Army Col Steven Bucci: The Secretary's Team Leader
Army Col. Steven Bucci: The Secretary's Team Leader
Special to American Forces Press Service
WASHINGTON, April 24, 2003 -- More than 20 years ago, U.S. Army 1st Lt. Steven Bucci was a team leader in the mountains of Greece near the Yugoslavian border. Now, the Special Forces colonel is serving a two-year tour behind a desk at the Pentagon, armed only with a computer and a tomahawk he keeps as a memento from his A Team in 5th Special Forces Group.
The Green Beret officer has come a long way since his days as a young, gung-ho paratrooper. His assignments over the years have prepared him to be the calm, well-modulated voice of reason in the high-stress situations that occur daily in the Defense Department.
While his comrades in arms are doing legwork in Afghanistan and Iraq, Bucci oversees the coordination of critical meetings and planning that support their work.
There is no job description that can accurately reflect Bucci's scope of duties as military assistant to Defense Secretary Donald Rumsfeld. Diversity is commonplace, and every day goes by as if it were two, according to the colonel. In a small office shared with a Navy commander, Bucci rarely finds a moment to sit back and enjoy his window overlooking the Potomac River in the foreground and the National Mall across the river in Washington.
"In the Department of Defense," he explains, "there is a network of military assistants. Executive assistants serve military generals, and military officers serve civilians."
Bucci is one of two military assistants to the secretary; the other, a three-star general, is Rumsfeld's senior military assistant.
"Military assistants are the human grease that keep the Department of Defense and Joint Staff working," he said. "The duties are not the same as those of an aide. Our job is to let our bosses do their jobs correctly and effectively."
Bucci helps control the flow of information among the White House, the military services and the defense secretary. He tries to improve efficiency and not much happens that he doesn't have his eye on. Bucci said he feels privileged to be able to contribute to the overall planning of worldwide operations.
"I answer phone calls from the White House and funnel papers into and out of the secretary's office – highlighting important information to be read," he said.
Despite his insistence that his is merely a sedentary job with nothing exciting to talk about, the colonel is constantly interrupted throughout the day by phone calls and visits from senior officials from the White House, CIA and State Department. The job requires the ability to think on the go and push information through the right channels to ensure crises are handled quickly.
The job has taken him to the presidential ranch in Waco, Texas, to the Intrepid Foundation Sea-- Air-Space Museum in New York City, and he has carried the defense secretary's briefcase throughout the world. Somehow, Bucci manages to do all of this while drinking only decaffeinated coffee.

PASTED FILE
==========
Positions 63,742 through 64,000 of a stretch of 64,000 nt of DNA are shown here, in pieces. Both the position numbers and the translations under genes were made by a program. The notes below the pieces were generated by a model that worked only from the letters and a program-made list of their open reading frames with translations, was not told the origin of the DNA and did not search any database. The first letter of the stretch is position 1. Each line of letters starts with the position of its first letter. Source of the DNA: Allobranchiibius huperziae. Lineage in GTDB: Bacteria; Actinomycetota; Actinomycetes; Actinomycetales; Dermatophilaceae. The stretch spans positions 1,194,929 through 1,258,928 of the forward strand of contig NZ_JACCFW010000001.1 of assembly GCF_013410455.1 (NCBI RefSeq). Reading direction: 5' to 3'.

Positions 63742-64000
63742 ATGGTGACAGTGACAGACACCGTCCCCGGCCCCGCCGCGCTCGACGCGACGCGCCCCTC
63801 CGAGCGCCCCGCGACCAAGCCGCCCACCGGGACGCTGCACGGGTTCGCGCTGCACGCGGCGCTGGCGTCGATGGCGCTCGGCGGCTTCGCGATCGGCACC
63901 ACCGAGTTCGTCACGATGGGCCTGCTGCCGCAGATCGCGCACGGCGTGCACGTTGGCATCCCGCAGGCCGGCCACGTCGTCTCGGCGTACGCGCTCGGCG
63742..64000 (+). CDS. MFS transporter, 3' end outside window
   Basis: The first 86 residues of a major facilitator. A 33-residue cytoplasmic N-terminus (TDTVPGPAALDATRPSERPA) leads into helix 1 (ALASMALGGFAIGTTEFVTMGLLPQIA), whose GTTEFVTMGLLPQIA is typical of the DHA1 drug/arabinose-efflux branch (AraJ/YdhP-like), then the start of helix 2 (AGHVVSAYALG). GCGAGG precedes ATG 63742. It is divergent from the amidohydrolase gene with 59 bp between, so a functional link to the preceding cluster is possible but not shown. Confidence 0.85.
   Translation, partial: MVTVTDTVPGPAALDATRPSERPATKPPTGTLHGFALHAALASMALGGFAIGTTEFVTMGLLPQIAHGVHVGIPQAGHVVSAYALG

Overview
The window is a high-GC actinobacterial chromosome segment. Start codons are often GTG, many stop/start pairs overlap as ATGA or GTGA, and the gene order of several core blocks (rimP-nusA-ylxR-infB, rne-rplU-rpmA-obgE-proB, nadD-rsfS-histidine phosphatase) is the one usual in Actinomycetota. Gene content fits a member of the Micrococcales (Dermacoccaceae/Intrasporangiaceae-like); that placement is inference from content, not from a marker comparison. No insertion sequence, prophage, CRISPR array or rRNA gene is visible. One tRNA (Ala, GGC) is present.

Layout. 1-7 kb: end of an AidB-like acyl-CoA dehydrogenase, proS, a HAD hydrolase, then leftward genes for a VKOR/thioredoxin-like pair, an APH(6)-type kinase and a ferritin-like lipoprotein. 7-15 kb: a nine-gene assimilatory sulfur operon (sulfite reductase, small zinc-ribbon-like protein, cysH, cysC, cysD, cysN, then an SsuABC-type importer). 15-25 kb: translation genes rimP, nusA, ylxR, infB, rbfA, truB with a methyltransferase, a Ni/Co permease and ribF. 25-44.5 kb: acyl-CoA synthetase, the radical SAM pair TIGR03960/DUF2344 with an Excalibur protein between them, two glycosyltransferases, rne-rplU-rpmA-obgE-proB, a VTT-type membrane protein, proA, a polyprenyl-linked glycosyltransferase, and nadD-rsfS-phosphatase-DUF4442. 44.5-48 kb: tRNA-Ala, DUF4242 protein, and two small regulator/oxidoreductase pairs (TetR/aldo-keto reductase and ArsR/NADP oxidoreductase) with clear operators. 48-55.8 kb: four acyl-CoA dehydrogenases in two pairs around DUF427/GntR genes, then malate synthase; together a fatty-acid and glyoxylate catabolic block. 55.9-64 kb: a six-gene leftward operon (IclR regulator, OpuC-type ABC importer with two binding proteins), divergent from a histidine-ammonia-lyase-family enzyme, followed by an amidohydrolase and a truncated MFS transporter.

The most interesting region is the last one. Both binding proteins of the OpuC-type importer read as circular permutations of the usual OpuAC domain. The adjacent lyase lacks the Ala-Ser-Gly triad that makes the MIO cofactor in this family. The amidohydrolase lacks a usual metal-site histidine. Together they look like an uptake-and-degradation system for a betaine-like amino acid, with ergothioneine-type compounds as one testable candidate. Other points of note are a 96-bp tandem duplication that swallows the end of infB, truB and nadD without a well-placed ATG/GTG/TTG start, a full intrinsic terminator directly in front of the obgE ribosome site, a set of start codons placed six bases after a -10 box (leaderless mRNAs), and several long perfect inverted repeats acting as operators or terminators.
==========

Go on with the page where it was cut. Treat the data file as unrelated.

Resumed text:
Life at the Pentagon, he's learned, is not always safer than duty in a war-torn nation overseas. Bucci, along with his wife Suzanne, were in the Pentagon when terrorists slammed a hijacked jet into the historic military headquarters.
Suzanne is a nurse practitioner who volunteers her help at the Pentagon Flight Clinic. Her first day was Sept. 11, 2001.
"I was in the executive support center that morning," Bucci recalled, "and I felt the whole building move when it happened. We didn't see each other until six hours later."
The colonel and his wife both became immersed in the chaos. Rumsfeld immediately rushed to the burning crash site, and Bucci wasn't far behind. Suzanne assisted in the triage of victims and ensured the rescue workers were hydrated and treated for injuries.
"After 9-11, Suzanne became an every day fixture in the Pentagon," Bucci said. She was originally scheduled to only work two days per week, but she came in every day to help wherever she was needed.
Duty in the Office of the Secretary of Defense continues to demand the utmost of Bucci and other members of the staff as the military combats global terrorism. The colonel and his wife can sometimes be seen on a park bench in the Pentagon's outdoor center courtyard, trying to get away from the workplace for a little while.
Despite the long hours and high-level responsibilities, Bucci has signed on for another 12 months in the secretary's office. What assignment could possibly follow that of military assistant to the defense secretary?
"I don't know," Bucci said. "The secretary has asked me to stay for a third year. So, whatever comes next, will have to wait."
(Zeno Gamble is a writer in the Executive Secretariat at the Pentagon.)